Warning over contraceptive with higher clot risk
Women are not routinely using the safest brand of contraceptive pill, according to a study aimed at assessing the risk of blood clots associated with the medication.
All types of the combined contraceptive pill carry a risk of venous thrombosis or venal blood clot, but some carry a higher risk than others.
The safest option, the researchers said, was the combination of hormones found in the widely used pills Ovranette, Microgynon 30 and Trinordial. These, known as second-generation pills, have a low dose of oestrogen combined with levonorgestrel, a type of progesterone.
Women most at risk are those on third-generation pills such as Marvalon, Mercilon and Femodin, the authors said. The study also found that Jasmine, a new pill on the market, carried a similar risk of blood clots to Marvalon and Mercilon.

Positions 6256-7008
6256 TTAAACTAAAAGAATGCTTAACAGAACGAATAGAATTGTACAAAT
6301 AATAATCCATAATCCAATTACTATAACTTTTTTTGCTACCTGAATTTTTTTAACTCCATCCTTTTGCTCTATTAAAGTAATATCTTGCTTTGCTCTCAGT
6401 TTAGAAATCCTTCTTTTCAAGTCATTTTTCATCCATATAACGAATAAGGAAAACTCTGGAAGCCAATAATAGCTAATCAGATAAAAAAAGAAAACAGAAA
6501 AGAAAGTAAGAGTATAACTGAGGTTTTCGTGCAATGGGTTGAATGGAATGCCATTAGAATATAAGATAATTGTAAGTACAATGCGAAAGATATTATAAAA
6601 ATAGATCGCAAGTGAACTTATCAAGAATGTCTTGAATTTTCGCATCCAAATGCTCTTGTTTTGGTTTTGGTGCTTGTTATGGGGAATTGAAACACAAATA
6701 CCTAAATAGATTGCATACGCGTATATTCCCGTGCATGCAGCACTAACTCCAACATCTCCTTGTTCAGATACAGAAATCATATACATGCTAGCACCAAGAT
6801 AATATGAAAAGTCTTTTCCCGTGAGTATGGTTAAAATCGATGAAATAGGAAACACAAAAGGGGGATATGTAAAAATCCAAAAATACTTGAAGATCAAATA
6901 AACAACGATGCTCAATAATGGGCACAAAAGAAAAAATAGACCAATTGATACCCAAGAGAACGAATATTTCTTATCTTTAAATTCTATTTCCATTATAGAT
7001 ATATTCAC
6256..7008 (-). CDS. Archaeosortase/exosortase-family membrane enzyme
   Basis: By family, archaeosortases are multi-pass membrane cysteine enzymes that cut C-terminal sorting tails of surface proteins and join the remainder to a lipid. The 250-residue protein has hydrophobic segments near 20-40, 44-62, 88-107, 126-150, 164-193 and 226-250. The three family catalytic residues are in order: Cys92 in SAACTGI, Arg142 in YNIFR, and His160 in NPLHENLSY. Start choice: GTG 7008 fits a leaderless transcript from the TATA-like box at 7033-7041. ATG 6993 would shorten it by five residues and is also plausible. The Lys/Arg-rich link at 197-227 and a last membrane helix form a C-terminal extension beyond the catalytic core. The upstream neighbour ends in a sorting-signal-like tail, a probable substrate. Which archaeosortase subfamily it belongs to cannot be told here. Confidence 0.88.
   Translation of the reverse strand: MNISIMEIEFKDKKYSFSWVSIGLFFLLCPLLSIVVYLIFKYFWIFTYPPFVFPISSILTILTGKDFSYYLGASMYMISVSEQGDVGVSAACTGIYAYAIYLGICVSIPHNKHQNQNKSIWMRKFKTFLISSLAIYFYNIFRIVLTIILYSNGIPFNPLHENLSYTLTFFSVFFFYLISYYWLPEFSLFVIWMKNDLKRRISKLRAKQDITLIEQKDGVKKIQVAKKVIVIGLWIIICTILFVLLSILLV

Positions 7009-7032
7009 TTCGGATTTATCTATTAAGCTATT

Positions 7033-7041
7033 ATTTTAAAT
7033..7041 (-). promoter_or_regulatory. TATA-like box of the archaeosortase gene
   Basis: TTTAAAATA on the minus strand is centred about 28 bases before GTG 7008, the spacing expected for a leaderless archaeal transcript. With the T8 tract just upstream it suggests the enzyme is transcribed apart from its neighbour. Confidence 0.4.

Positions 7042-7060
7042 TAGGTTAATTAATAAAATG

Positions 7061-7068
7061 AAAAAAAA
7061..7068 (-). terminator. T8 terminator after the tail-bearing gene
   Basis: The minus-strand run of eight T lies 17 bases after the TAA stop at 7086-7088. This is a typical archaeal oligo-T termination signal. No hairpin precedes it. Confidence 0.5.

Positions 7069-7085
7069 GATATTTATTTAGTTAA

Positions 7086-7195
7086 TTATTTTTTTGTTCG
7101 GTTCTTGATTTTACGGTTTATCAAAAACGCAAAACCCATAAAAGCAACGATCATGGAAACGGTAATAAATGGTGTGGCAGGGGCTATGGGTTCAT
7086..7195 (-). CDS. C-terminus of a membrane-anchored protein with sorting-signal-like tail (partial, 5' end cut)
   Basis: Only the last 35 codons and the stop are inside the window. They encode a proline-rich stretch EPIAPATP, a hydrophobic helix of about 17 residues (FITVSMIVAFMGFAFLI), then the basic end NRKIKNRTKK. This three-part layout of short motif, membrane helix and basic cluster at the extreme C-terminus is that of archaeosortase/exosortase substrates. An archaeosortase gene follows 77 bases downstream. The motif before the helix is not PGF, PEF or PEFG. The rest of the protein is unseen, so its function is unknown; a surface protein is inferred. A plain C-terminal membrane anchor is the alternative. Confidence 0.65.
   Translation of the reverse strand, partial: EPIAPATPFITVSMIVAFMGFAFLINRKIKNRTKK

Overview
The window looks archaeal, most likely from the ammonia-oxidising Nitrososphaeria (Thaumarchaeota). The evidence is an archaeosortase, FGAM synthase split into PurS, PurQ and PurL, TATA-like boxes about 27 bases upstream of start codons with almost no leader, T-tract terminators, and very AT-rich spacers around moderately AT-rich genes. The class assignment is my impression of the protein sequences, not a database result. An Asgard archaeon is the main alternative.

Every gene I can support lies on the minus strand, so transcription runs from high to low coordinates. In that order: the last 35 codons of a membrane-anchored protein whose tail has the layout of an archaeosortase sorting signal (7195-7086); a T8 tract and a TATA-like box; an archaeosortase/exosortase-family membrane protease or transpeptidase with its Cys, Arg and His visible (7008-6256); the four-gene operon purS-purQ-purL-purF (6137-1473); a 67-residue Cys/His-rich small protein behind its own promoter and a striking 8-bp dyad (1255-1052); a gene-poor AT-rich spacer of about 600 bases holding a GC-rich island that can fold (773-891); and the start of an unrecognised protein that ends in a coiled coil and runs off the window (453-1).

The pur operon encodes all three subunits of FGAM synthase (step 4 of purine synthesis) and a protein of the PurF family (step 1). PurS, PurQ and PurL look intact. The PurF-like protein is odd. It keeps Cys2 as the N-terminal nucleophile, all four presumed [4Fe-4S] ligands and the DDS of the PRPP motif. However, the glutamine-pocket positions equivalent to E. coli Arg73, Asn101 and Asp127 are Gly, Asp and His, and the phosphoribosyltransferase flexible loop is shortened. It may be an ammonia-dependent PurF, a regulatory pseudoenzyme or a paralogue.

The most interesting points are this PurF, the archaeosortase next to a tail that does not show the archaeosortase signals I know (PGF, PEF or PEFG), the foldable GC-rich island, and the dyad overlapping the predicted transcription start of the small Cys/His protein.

Progesterone-only pills, which have a lower level of progesterone than the combined pill, and hormone-releasing intrauterine devices (IUDs) are not associated with any increased risk of blood clots.
More than 100 million women use the pill worldwide. Women taking the contraceptive pill have a five-fold increased risk of blood clots compared with non-users, the study says. But the researchers stressed that the absolute risk of blood clots with use of any type of oral contraceptive in young women is low, affecting less than one in 1,000 users. They recommend, for women of normal weight and no predisposition to blood clots, a low-dose combined pill.
Lynn Hearton, of the Family Planning Association, said: ‘Although the combined pill does slightly increase the risk of thrombosis, the risk is still really low.’